Global rebalancing: Effects on trade and employment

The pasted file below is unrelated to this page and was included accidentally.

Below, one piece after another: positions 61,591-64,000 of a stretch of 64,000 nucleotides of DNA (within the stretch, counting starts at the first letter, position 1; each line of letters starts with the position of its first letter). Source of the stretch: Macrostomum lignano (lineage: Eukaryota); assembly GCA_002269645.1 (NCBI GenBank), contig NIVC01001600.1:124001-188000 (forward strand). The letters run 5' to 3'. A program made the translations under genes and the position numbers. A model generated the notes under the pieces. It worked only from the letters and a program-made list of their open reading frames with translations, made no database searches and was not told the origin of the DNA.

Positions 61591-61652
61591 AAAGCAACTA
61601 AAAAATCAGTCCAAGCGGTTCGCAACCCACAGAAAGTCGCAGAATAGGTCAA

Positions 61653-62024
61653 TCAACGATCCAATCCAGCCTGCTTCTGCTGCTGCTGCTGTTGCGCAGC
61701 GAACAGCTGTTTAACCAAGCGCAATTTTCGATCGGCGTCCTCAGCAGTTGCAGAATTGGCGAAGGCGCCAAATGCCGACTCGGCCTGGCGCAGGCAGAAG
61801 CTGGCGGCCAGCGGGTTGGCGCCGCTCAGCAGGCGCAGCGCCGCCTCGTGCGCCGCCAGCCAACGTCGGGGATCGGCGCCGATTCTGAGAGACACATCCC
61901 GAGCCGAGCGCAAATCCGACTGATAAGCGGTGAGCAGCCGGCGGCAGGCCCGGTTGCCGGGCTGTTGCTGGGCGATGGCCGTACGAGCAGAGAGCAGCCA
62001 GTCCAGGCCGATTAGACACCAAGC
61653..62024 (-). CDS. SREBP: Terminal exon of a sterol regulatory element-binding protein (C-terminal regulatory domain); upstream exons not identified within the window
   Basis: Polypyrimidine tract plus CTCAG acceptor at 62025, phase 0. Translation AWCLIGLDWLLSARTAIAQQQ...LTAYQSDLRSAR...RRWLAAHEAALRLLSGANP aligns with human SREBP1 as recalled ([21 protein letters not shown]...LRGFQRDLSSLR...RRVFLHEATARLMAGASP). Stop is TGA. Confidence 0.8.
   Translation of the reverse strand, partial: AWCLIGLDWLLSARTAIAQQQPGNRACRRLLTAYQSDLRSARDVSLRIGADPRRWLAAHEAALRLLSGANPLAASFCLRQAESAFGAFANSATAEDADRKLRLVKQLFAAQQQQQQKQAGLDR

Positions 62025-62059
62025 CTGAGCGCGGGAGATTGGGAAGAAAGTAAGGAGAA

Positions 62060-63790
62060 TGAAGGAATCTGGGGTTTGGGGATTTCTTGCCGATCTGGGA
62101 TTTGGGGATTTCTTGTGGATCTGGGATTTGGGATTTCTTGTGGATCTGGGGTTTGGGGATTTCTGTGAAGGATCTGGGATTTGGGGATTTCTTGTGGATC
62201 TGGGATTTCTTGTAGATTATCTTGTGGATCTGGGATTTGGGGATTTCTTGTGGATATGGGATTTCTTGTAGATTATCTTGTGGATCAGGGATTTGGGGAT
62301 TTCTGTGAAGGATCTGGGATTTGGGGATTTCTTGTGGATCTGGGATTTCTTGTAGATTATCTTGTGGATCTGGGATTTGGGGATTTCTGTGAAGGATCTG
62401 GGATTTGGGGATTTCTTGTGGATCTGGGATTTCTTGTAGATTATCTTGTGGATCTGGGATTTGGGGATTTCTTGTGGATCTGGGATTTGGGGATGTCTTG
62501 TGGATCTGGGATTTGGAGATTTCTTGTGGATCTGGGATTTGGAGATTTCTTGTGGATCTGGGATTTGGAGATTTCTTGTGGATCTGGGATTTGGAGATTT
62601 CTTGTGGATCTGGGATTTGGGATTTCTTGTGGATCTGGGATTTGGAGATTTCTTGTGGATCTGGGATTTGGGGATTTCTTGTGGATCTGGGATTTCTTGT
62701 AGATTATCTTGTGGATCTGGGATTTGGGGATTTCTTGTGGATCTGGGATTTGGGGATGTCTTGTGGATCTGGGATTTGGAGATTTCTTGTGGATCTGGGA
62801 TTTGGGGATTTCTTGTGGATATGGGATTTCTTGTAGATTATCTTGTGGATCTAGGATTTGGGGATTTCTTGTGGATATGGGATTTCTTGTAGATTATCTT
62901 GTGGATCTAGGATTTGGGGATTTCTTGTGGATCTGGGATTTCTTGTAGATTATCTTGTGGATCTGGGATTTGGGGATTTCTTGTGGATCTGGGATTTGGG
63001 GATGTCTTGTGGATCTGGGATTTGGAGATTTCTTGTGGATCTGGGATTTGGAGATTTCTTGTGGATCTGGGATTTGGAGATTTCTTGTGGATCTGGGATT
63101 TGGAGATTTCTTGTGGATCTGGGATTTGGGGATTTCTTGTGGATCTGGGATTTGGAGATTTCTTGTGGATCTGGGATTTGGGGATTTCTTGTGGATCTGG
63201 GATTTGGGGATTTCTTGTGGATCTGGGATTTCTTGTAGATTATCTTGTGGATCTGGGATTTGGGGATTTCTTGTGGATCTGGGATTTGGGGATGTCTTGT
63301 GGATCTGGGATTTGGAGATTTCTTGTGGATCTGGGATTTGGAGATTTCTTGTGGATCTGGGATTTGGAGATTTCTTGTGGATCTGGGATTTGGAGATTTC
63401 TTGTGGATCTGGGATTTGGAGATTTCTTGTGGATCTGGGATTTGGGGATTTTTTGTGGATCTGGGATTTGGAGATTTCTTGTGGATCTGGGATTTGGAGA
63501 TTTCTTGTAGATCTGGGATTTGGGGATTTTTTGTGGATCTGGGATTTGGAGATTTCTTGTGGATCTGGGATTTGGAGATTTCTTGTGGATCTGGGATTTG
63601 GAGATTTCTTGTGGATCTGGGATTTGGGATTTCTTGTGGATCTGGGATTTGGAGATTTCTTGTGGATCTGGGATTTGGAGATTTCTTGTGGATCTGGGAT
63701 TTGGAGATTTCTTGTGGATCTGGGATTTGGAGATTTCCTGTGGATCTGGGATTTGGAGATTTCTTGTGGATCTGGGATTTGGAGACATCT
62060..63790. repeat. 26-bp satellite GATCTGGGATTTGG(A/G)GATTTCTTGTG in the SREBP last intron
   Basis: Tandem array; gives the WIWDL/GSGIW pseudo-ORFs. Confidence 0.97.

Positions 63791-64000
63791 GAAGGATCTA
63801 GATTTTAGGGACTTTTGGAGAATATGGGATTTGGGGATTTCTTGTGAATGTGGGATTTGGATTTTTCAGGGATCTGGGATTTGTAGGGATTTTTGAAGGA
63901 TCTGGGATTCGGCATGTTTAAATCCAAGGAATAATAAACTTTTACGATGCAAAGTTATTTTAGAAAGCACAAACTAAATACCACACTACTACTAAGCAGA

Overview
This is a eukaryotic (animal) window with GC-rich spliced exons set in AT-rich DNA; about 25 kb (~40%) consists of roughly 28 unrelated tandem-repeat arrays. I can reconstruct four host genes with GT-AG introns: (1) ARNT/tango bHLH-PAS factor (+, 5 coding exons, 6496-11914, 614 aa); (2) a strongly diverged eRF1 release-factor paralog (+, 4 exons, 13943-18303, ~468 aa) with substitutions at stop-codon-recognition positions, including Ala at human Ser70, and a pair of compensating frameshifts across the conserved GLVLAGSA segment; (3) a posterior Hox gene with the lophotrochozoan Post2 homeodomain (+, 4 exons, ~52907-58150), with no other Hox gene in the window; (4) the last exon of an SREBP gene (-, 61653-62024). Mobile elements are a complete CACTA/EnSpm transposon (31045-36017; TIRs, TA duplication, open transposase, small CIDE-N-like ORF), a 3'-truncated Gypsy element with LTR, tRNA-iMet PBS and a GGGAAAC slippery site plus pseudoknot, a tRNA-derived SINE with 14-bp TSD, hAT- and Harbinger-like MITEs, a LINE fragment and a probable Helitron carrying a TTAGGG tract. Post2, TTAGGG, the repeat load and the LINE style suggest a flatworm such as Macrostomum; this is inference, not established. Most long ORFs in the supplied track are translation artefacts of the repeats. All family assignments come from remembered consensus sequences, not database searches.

A sustained reduction of global current-account imbalances must include a decline in the share of household consumption in aggregate demand in the United States and the opposite development in China. Accordingly, import demand would decline in the United States and increase in China. Given non-homothetic demand preferences, the resulting change in the income distribution of global import demand affects both the intensity and pattern of other countries’ exports. Simulations suggest that, for the world economy, the net effect of this shift would be a decline in industrial exports, especially from labor-intensive sectors producing consumer durables. A multilaterally coordinated rebalancing that would also include an increase in the share of household consumption in aggregate demand of developed country surplus economies would reduce these adverse effects on trade and employment. Apart from the countries undertaking rebalancing, developing countries in East and South-East Asia face the greatest adjustment pressure from global rebalancing.
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